Traditional Culture of Japan - Portal site of traditional crafts and culture

Varieties of Bizen ware when fired and kamahen


Firing Bizen ware in a kiln brings out its distinct earthy color. During the firing process, the burnt coloring and designs change depending on where the piece is placed in the kiln and how the conditions during the firing process are manipulated.


With Bizen ware, changes that occur as the result of being fired in a kiln are referred to as kamahen, or "kiln transformation". Below, we will take a look at the varieties of kamahen that appear during the firing process.


Goma ("Sesame")




This kamahen owes its name to the design it creates, which looks like sesame seeds sprinkled on the pottery. The pine logs used in the incinerator turn to ash which sticks to the work, thereby creating this design.


To achieve a natural goma design, the work is placed in a spot that catches a lot of ash, such as near the incinerator where the pine logs are placed.





The word san as used in sangiri refers to the walls of the kiln. Since ash tends to collect on the walls, pieces placed along the walls are buried in ash.


Being covered in ash, the ware does not come in direct contact with fire, causing it to turn a dark brown. This change is called sangiri. Sangiri can also be achieved by placing a small work next to a larger work.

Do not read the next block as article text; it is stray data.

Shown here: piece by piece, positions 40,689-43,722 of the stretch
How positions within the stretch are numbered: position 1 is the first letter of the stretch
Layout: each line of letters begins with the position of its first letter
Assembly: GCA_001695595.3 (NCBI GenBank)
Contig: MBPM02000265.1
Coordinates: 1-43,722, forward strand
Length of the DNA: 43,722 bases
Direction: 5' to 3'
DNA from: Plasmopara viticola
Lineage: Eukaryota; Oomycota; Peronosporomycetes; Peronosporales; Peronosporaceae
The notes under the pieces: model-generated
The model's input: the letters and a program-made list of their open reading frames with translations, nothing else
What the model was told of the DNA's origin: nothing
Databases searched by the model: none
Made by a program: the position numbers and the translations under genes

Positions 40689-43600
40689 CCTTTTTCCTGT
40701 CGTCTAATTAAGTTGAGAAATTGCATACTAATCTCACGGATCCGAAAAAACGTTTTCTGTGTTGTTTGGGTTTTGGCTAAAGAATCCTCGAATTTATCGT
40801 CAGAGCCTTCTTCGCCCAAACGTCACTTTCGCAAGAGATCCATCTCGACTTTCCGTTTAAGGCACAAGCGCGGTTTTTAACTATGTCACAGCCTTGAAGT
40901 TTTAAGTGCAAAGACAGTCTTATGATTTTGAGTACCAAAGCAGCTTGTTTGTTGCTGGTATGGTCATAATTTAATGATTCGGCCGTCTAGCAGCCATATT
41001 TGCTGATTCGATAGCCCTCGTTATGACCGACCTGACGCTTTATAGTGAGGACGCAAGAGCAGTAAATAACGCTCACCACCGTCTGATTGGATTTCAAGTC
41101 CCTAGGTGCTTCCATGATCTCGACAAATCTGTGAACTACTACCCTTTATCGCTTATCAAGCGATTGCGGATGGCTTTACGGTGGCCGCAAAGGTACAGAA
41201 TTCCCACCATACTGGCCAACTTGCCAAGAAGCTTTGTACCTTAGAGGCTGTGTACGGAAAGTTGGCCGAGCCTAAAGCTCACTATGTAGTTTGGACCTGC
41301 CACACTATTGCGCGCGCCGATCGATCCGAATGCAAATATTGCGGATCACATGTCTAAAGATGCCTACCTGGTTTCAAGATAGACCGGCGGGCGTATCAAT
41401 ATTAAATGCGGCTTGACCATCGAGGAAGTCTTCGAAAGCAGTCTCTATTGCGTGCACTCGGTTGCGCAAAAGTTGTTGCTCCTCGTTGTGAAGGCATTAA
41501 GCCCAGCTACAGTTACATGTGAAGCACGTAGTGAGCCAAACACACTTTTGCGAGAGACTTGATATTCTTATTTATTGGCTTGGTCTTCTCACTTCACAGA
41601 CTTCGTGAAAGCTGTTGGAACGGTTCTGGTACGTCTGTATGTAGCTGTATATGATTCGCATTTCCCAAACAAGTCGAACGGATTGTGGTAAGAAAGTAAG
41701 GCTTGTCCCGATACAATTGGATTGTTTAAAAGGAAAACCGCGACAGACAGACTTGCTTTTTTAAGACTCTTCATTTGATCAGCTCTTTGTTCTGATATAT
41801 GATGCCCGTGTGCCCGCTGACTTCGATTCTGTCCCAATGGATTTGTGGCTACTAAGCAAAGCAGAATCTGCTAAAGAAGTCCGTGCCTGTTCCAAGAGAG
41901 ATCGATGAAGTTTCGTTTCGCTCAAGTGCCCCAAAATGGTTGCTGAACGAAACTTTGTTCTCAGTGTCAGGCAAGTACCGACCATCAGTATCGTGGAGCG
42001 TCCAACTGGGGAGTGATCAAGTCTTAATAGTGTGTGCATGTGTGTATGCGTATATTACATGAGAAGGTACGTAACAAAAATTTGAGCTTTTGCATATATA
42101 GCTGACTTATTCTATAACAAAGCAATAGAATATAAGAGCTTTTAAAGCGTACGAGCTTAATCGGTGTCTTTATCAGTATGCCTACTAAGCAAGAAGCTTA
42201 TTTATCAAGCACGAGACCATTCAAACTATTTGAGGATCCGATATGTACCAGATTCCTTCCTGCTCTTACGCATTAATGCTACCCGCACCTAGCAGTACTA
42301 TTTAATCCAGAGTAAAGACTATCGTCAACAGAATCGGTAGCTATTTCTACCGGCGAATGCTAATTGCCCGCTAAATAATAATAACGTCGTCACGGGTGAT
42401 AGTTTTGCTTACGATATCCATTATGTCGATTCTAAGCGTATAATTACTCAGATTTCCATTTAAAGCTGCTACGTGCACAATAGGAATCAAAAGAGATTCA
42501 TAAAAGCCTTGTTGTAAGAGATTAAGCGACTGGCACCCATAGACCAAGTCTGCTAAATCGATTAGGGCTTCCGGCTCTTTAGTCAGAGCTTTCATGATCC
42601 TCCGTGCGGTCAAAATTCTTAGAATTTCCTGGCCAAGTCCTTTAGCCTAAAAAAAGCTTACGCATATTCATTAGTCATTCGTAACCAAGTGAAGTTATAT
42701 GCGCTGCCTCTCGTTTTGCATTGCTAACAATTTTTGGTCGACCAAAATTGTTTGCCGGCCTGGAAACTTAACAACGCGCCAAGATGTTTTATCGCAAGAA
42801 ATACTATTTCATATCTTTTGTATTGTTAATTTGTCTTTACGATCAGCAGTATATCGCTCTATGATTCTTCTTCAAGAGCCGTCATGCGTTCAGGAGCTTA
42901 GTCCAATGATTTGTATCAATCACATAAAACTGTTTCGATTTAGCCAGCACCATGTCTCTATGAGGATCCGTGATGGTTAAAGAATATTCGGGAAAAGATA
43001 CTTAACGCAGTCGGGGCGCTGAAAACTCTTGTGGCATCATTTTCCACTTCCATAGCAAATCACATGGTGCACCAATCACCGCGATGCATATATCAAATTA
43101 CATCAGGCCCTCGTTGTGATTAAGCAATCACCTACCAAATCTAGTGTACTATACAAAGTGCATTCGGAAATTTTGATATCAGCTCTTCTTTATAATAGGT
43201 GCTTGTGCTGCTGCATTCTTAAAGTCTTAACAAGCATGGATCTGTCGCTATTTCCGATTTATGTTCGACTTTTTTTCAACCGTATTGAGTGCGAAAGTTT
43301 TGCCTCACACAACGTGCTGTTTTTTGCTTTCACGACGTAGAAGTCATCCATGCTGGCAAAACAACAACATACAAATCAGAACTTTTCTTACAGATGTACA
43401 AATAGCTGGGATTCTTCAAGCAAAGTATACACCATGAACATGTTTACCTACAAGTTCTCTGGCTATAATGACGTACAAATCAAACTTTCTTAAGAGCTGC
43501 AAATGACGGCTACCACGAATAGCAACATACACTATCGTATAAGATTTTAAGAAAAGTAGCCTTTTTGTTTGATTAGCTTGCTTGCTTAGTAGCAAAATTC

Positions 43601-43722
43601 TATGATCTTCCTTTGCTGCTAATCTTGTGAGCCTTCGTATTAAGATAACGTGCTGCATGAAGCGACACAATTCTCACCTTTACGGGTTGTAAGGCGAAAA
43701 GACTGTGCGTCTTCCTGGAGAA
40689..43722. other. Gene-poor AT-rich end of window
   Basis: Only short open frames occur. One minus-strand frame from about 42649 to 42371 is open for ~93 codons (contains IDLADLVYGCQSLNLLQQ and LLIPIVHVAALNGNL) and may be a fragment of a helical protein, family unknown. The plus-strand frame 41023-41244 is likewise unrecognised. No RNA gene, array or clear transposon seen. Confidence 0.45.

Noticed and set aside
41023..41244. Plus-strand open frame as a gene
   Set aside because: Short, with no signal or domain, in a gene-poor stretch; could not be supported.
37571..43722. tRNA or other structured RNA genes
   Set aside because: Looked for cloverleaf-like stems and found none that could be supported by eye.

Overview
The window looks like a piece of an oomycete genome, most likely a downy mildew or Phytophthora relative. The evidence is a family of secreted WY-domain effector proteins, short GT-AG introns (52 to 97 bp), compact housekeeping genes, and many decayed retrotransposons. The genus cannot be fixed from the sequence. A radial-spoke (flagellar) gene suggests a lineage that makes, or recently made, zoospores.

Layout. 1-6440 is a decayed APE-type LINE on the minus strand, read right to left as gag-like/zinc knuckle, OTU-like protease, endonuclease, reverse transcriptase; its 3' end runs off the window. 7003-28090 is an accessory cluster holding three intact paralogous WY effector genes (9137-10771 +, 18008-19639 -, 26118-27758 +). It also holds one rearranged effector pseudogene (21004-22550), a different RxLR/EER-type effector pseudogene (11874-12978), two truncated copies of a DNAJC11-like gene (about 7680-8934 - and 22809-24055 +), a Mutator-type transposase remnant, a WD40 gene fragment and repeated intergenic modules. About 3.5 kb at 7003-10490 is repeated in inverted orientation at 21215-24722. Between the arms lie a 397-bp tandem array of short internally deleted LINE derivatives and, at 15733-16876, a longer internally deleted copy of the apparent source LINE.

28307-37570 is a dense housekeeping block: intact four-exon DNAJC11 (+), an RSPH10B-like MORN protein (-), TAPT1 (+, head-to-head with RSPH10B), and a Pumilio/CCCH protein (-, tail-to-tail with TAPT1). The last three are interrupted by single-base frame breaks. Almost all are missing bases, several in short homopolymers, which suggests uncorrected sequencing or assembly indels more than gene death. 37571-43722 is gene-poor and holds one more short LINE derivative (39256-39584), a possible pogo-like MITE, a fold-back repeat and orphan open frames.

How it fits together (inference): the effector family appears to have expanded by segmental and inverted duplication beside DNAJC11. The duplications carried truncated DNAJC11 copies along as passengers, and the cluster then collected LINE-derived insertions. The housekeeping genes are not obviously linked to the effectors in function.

Placing one work on top of a plate, bowl, or similar work creates a portion that does not come in contact with the fire. The result is a red color like that of baked botamochi, a kind of Japanese treat.


Today, botamochi patterns are made intentionally, using a combination of shapes to create designs other than circular shapes.

Hidasuki ("Scarlet Sash")




This kamahen derives its names from its hue which is reminiscent of a scarlet sash. This kamahen is achieved by wrapping rice straw around the ware


Hidasuki is one of Bizen ware's most popular kamahen. It makes for a beautiful kind of Bizen ware with splashes of red against white.



Aobizen (Blue Bizen)


Aobizen (Blue Bizen)


When a piece is smoked without coming into direct contact with fire — by covering the work in ash for example – the piece may turn a bluish gray. This is known as aobizen.


As it only happens on rare occasions, natural aobizen are highly-prized. However, today, aobizen can be created artificially. The artificial kind is referred to as shio bizen ("Salt Bizen") to distinguish it from its naturally occurring counterpart.

Fuseyaki (Covered Firing)


Fuseyaki (Covered Firing)


By placing one work on top of another, only specific portions come into contact with the fire. Kamahen that create different burn colorings on the top and bottom of a piece in this manner are referred to as fuseyaki.


Portions not coming in contact with the flames turn a navy blue, while portions in contact with the flames turn a reddish brown.



One work is not limited to having only one kamahen; there are some creative ways to make several kamahen happen. For example, wrapping a work with straw and placing another work on top of it produces a "hidasuki + fuseyaki" Bizen ware work.


By combining several kamahen, it is possible to create more artistic Bizen ware.

 Sponsored Link

  Site Map